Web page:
President Joe Biden listens during an event in the South Court Auditorium on the White House complex in Washington on Wednesday, with cabinet officials and governors from Western states to discuss drought and wildfires. Others a the table are, from left, White House chief of staff Ron Klain, Energy Secretary Jennifer Granholm and Interior Secretary Deb Haaland. (AP Photo/Susan Walsh)

President Joe Biden listens during an event in the South Court Auditorium on the White House complex in Washington on Wednesday, with cabinet officials and governors from Western states to discuss drought and wildfires. Others a the table are, from left, White House chief of staff Ron Klain, Energy Secretary Jennifer Granholm and Interior Secretary Deb Haaland. (AP Photo/Susan Walsh)

As wildfires rage, Biden is raising federal firefighter pay

The president is holding a virtual meeting Wednesday with governors from Western states.

By Aamer Madhani and Matthew Daly / Associated Press

WASHINGTON — President Joe Biden is temporarily raising pay for federal firefighters to ensure that no one fighting wildland fires is making less than $15 per hour.

Biden’s plan for the higher pay — and other moves to boost U.S. wildfire fighting capacity and prevention efforts — comes as he holds a virtual meeting Wednesday with governors from Western states to discuss what is shaping up to be a torrid wildfire season. In addition, a huge swath of the Pacific Northwest is in the midst in one of the worst heat waves in recent memory.

Biden has expressed dismay at the starting pay for federal firefighters, which is significantly lower than many local and state fire agencies. Pay for new federal firefighters typically starts at $11 per hour to $14 per hour and they are overtime eligible, according to the Interior Department.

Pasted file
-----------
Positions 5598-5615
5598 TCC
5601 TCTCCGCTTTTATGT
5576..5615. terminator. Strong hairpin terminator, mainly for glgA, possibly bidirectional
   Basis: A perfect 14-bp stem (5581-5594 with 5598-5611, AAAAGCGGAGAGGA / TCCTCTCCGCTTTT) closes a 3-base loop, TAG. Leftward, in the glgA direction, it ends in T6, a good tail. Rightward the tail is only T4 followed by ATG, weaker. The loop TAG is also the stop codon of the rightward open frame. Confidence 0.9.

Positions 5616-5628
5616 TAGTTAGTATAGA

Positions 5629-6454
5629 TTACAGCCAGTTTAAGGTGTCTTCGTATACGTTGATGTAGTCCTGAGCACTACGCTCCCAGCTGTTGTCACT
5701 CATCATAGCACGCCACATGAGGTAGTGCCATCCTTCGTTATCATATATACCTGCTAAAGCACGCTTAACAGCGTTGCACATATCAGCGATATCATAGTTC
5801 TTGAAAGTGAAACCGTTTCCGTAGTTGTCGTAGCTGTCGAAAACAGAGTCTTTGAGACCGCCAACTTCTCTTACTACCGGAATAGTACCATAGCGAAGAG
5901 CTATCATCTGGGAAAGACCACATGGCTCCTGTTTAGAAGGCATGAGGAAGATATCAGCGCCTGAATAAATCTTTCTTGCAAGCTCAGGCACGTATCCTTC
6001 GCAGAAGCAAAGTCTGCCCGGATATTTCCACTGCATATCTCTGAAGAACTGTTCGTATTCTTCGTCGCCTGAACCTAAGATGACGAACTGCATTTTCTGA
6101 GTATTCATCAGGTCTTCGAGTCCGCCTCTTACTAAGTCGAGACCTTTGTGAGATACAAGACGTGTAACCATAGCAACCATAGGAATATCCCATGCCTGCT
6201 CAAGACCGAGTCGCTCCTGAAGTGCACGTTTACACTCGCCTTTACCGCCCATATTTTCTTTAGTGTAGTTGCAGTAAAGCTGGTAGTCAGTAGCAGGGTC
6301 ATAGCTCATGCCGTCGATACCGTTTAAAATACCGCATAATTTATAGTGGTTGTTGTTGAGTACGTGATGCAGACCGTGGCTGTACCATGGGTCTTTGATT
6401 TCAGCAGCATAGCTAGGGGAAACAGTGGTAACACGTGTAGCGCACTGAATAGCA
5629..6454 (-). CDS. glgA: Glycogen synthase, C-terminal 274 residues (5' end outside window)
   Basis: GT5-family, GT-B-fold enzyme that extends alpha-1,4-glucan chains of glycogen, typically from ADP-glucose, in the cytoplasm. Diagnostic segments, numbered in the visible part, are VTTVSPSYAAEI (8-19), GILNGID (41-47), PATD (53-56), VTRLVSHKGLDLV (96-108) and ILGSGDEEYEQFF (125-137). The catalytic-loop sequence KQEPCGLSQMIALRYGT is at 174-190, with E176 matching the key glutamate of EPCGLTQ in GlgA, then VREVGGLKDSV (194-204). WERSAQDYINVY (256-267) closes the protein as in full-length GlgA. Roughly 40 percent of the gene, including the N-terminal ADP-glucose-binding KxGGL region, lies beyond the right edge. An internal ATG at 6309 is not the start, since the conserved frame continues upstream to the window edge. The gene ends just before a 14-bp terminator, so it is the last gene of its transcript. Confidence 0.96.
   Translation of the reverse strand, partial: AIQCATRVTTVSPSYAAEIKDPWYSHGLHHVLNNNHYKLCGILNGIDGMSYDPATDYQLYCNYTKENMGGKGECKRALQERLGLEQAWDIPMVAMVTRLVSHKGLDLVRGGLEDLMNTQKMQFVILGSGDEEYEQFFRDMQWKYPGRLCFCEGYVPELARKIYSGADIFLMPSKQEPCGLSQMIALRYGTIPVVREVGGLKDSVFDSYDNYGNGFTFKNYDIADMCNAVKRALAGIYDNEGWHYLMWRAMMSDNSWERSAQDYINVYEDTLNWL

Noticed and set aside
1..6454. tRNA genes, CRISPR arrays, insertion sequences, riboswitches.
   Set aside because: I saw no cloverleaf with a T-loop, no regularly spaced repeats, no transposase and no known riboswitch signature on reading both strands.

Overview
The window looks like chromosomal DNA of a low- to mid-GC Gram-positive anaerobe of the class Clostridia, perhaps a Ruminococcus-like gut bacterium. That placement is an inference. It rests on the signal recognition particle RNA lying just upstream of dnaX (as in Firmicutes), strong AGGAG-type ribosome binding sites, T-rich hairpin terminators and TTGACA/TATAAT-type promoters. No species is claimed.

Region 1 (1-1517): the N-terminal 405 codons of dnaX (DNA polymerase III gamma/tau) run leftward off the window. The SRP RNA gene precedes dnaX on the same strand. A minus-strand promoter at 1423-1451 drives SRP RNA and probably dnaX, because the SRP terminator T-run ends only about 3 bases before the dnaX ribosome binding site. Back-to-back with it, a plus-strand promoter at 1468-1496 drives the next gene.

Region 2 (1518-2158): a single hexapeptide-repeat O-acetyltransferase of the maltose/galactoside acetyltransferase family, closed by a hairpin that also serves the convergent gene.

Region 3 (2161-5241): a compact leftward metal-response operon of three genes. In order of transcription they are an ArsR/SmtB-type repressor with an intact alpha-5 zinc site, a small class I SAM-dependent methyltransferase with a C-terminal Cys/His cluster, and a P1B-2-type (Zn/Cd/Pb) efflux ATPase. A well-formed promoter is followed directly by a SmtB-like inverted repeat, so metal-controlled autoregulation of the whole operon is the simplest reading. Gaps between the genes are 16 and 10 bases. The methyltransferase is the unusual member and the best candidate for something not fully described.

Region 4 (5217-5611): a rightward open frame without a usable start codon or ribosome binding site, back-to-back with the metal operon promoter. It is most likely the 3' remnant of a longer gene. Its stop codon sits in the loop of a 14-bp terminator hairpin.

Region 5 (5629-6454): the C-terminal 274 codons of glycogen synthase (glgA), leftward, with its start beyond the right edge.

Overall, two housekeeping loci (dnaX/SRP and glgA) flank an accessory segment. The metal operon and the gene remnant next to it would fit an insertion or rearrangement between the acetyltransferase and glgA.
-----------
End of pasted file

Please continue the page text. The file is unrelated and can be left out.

“That’s going to end in my administration,” Biden said during a visit last week to the Federal Emergency Management Agency for a briefing on natural disaster prevention efforts. “That’s a ridiculously low salary to pay federal firefighters.”

Western states have been parched by severe drought and record heat that has burned more than 2,000 square miles (5,300 square kilometers) this year. That’s ahead of the pace in 2020, which saw a near-record 15,000 square miles (40,000 square kilometers) burned as well as more than 17,000 homes and other structures destroyed.

The pay raise will come in the form of retention incentives and by providing additional bonuses to those working on the front lines. More experienced permanent firefighters could also be eligible for a 10% retention incentive. Temporary firefighters will be eligible to receive some incentive pay under the plan.

The meeting comes as the White House released a memo confirming its commitment to a clean energy standard, tax credits and 500,000 charging stations for electric vehicles, among other climate goals as officials pursue a two-track approach on infrastructure.

A memo by climate adviser Gina McCarthy and White House senior adviser Anita Dunn also pledges at least $10 billion to conserve and restore public lands and waters, address environmental injustice and create a Civilian Climate Corps to complete federally funded projects to respond to climate change and transition to a clean energy jobs.

The memo responds to criticism from environmental groups and other progressives who are frustrated that many climate-related initiatives were cut out of a bipartisan infrastructure plan announced last week.

“We know more work needs to be done, which is why President Biden will continue championing,” the memo says, both the nearly $1 trillion bipartisan infrastructure bill and a separate, larger plan Biden and fellow Democrats aim to approve along party lines.

On wildfires, administration officials have pledged to work with Congress to increase firefighter pay and convert at least 1,000 seasonal wildland firefighters to year-round workers as fires have grown more severe.

The U.S. Forest Service and Interior Department combine to employ about 15,000 firefighters. Roughly 70% are full time and 30% are seasonal. Those figures used to be reversed, but have changed as fire seasons have grown longer and more severe.

The White House is expected to use the governors’ meeting to detail plans to extend seasonal hiring of firefighters, hire additional firefighters and add surge capacity by training and equipping more federal employees and military personnel to support wildland fire fighting efforts.

U.S. Forest Service Deputy Chief Christopher French testified last week before the Senate Energy and Natural Resources Committee that firefighters need more pay in recognition of the growing workload.

Associated Press writers Keith Ridler in Boise, Idaho, and Matthew Brown in Billings, Montana, contributed to this report.

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